The Hottest Tips from the Coldest Tippers
• Even more of the independent businesses and brick buildings that characterize the Pike/Pine neighborhood will soon vanish. On April 6, The Stranger confirmed that Eastside-based Madison Development Group—known for building apartments and giant grocery stores—purchased the block of properties that houses Bauhaus coffee shop and other tightly packed retail along East Pine Street and has plans to evict the tenants and begin building a seven-story structure in June 2013. As we've seen in recent years, this type of new mixed-use construction almost always displaces independent stores and replaces them with banks and tanning salons. ("There will not be a tanning salon," a spokesperson promised.) The land is squarely inside the Pike/Pine preservation district, which the Seattle City Council created to protect buildings like these, but the council failed in its goals, clearly.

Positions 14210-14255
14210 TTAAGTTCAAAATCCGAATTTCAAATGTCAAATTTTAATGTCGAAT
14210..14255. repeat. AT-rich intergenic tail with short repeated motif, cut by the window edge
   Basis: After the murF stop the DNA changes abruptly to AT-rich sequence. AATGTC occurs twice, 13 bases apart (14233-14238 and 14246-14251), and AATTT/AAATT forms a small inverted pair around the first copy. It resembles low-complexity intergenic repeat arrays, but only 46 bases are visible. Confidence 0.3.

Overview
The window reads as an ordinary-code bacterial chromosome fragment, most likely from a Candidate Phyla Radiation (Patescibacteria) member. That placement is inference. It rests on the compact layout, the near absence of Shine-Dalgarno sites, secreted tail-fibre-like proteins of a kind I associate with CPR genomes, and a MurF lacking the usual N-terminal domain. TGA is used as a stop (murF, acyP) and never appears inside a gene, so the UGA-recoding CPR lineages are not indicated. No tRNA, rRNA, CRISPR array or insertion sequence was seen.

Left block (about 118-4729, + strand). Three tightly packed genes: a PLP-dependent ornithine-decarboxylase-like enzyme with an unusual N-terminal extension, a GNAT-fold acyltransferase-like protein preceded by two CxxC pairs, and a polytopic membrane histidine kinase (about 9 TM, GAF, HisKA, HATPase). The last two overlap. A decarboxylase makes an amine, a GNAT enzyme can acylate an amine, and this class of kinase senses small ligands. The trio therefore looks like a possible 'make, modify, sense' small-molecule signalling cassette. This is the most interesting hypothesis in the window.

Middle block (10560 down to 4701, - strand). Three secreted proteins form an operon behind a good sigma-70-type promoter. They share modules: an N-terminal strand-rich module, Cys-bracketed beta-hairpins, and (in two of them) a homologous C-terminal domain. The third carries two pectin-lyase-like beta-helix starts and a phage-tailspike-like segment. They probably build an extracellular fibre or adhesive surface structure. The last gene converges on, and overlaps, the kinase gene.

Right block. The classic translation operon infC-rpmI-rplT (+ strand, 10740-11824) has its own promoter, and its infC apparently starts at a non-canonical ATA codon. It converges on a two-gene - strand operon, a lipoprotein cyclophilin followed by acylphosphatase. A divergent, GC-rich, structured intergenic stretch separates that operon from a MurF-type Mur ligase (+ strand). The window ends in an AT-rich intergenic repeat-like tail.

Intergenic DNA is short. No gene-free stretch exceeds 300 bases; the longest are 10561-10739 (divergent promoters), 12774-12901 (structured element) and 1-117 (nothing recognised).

• Three-legged sources say that the men's urinal on the second floor of City Hall has mysteriously been lowered exactly three inches.
• On April 4, the state liquor board agreed to let Central Cinema continue serving beer and wine while operating as an all-ages movie theater. The board prohibited minors inside theater rooms that served alcohol in a 2010 ruling (when multiplexes began installing sad little bars in their lobbies to boost sales) but only notified Central Cinema of its noncompliance earlier this year. After a tour of the family-friendly cinema and its business practices, the board agreed to make an exception to the rule.
• And now, four quick drug facts perfect for watercooler small talk: (1) Naloxone is an inexpensive, easy-to-use drug that can stop heroin, fentanyl, and other opiate overdoses. (2) Since June 2010, the nonprofit People's Harm Reduction Alliance has handed out 1,693 vials of naloxone. (3) King County Public Health only began handing out naloxone last month—sources say they've given out only 30-ish doses, but KCPH couldn't confirm by deadline. (4) As usual, PHRA is smaller, scrappier, and less robustly funded than KCPH, but way ahead of the curve.
• On April 9, the Seattle City Council voted to forward a seven-year, $122-million library levy to the August ballot. A property owner with a home valued at $300,000 would pay $45 per year.